What I didnt know about this entrepreneur is that he both keeps kosher and observes the sabbath. For most entrepreneurs, limiting your diet (“What if a potential investor/partner wants to eat out?!?!?”) and work week to 6 days (“C’mon! No startup is successful when the founder works only 6 days a week!”) is just unheard of.

Yet, his company is growing, they have secured funding from really high profile investors, and he successfully drives product direction and promotion.

Which got me thinking.

I have several friends who have made specific choices about how they live their lives and what is a priority for them. Sometimes the filter is of religious origin, sometimes is a lifestyle decision, or a geographic choice.

Many people would look at these decisions as limiting. What happens if an important phone call has to be made on a Saturday? Will it just go unanswered? Does something like following kosher laws and observing a sabbath create an artificial barrier for success?

Now, it would be easy to find many folks that have been successful in spite of self-limiting behavior or activities. (Face it, any decision to not do something is self-limiting by definition). Instead, lets discuss why I decided to participate in those self-limited behaviors.

Life is about choice. It is often said that the greatest gift given man was free will. (Of course, the evangelicals will say it was Jesus, but this isnt about a religious debate.) Some have said its man’s greatest burden as well.

(Ok, the religious stuff is over, I swear to Christ.)

I have spent most of my life immersed in free will. I tend to make decisions based on the exact previous activity. I dont think more than a day ahead. My therapist often says that the worst thing my parents did was not provide and enforce clear and distinct boundaries. I lived a life full of free will.

True Free Will often comes with a lack of order.

And I, in order to make the changes I want to make in my life, need structure and order. I want, for the first time in my life, to think…and then…do.

So, I was inspired by the entrepreneur I met at SXSW. If he could continue to be as successful as he is sticking to the choices he has made, then perhaps if I do the same, I would provide sufficient structure and order to help me be more successful.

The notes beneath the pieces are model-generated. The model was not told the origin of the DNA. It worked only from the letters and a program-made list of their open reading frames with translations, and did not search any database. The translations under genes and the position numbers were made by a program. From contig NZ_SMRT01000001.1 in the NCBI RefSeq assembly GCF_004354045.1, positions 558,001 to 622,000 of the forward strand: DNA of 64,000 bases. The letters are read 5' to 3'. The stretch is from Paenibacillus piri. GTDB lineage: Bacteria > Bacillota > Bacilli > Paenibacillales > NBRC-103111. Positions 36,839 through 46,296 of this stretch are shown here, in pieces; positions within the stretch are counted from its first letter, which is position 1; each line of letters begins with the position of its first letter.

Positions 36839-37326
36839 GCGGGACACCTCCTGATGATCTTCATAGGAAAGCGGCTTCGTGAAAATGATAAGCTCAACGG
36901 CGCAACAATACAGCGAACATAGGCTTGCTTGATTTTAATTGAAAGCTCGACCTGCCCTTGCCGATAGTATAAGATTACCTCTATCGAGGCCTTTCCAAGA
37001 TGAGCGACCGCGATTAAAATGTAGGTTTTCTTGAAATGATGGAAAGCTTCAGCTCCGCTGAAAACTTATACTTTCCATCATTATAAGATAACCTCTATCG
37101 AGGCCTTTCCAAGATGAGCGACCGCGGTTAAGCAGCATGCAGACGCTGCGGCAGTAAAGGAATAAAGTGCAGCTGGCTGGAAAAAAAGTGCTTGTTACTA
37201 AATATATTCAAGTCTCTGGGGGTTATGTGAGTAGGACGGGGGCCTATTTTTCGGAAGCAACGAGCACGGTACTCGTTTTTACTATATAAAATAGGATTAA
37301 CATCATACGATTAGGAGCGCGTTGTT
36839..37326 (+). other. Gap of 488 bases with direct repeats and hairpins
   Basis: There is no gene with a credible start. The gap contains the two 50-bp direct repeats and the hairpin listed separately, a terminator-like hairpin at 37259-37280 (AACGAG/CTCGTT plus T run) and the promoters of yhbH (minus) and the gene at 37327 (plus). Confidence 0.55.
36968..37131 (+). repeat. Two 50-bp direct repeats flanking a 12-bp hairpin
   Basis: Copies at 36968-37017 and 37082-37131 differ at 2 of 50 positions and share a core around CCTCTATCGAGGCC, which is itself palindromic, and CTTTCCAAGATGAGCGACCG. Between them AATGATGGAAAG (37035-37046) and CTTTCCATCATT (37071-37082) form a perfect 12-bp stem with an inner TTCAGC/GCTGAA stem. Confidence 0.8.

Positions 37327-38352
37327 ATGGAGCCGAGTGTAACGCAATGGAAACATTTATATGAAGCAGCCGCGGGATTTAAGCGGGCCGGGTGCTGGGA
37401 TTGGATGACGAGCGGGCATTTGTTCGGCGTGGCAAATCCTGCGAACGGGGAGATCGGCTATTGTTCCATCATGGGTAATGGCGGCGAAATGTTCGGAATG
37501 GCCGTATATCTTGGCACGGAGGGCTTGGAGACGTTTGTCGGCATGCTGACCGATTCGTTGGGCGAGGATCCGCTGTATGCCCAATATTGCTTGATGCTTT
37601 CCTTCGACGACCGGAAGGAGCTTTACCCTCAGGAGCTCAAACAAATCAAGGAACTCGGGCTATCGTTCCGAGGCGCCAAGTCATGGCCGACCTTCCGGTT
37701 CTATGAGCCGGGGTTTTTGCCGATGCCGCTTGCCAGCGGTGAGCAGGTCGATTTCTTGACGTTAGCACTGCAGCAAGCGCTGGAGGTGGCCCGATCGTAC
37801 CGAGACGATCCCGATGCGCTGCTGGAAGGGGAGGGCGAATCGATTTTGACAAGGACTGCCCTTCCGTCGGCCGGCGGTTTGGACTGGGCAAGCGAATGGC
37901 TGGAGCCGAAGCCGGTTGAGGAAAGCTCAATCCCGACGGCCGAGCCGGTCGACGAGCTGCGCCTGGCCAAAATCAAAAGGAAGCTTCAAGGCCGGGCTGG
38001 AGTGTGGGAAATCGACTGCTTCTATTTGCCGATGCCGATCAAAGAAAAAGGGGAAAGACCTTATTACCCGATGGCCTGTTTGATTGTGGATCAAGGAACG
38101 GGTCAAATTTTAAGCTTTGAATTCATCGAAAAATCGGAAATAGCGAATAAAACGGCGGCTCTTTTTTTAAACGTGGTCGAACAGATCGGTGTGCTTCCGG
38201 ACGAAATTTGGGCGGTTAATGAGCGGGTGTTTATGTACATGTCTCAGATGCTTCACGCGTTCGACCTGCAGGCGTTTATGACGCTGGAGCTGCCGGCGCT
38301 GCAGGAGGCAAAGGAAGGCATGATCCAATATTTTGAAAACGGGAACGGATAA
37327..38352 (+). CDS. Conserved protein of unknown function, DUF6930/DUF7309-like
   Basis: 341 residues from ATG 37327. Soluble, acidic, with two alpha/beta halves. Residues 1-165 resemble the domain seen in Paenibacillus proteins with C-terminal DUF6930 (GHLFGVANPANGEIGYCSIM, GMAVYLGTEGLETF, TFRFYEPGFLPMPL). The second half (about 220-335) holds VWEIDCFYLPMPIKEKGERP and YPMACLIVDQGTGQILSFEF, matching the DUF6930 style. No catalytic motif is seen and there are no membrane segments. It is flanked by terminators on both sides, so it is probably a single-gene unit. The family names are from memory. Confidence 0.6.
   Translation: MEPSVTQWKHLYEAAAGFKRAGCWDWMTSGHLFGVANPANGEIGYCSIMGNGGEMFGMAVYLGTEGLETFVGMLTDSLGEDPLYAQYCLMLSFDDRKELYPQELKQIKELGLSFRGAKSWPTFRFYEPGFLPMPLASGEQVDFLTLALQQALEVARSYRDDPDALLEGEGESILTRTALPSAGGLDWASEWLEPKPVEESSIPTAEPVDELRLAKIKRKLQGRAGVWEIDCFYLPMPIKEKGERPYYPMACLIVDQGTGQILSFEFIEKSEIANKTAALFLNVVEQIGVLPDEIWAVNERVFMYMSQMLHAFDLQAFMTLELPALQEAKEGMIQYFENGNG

With that, about two weeks ago, I decided to follow the kosher laws.

Wellllllll, thats a lie. I decided to follow a version of the kosher laws.

Quickly: What are the kosher laws? A set of dietary restrictions that many Jewish people conform to. If you want to read more about them, this is a pretty good resource on kosher. Kosher comes from the Hebrew word “kasher” meaning fit. Non-kosher food is known as “treif” meaning torn. Literally meaning torn by another animal, killed with a dull blade (feels pain), or has a defect that disallows it from being slaughtered.

Here are the basic tenants (as I understand them):

  • * meat is ok. But, it has to come from an animal that chews its cud and has cloven hooves;
  • * pigs are out, because even though they have cloven hooves, they dont chew their cud.
  • * birds are ok, but have to fit certain criteria. For example, they have an established tradition of being kosher or be really close to a bird that is kosher. Chickens are ok; falcons are not.
  • * fish is ok, but it has to have scales and fins. No shellfish. (dammit!)
  • * insects are not kosher (thank god)
  • * fruits, vegetables, nuts are all pretty much kosher, as long as they dont have insects (see above)
  • * dairy is kosher – pretty much
  • * meat and dairy cant be mixed. (you and me, cheeseburger, we are through)

There are a few other rules (like certain foods have to be prepared by other Jews. Like cheese and wine.)

Here are the ones Im following:

  • * meat and fowl have to be bought from a kosher deli.
  • * fish is fine, shellfish are out.
  • * pork is out (which is ok. I havent eaten pork in almost 20 years)
  • * no mixing meat and diary.
  • * fruits, vegetables, diary are ok.
  • * chicken wings are always kosher. (what? I love chicken wings!)

Here is the payoff. Before every meal, I have to think about what I am going to eat. I have to think about where I am going to eat. If I go to the supermarket, I have to think about what to buy.

I have to think…then act. I have to apply some level of structure and order to my meals.

Its not much, but its a start on learning to temper my free willing ways.

Anyone know a good kosher deli in Boulder?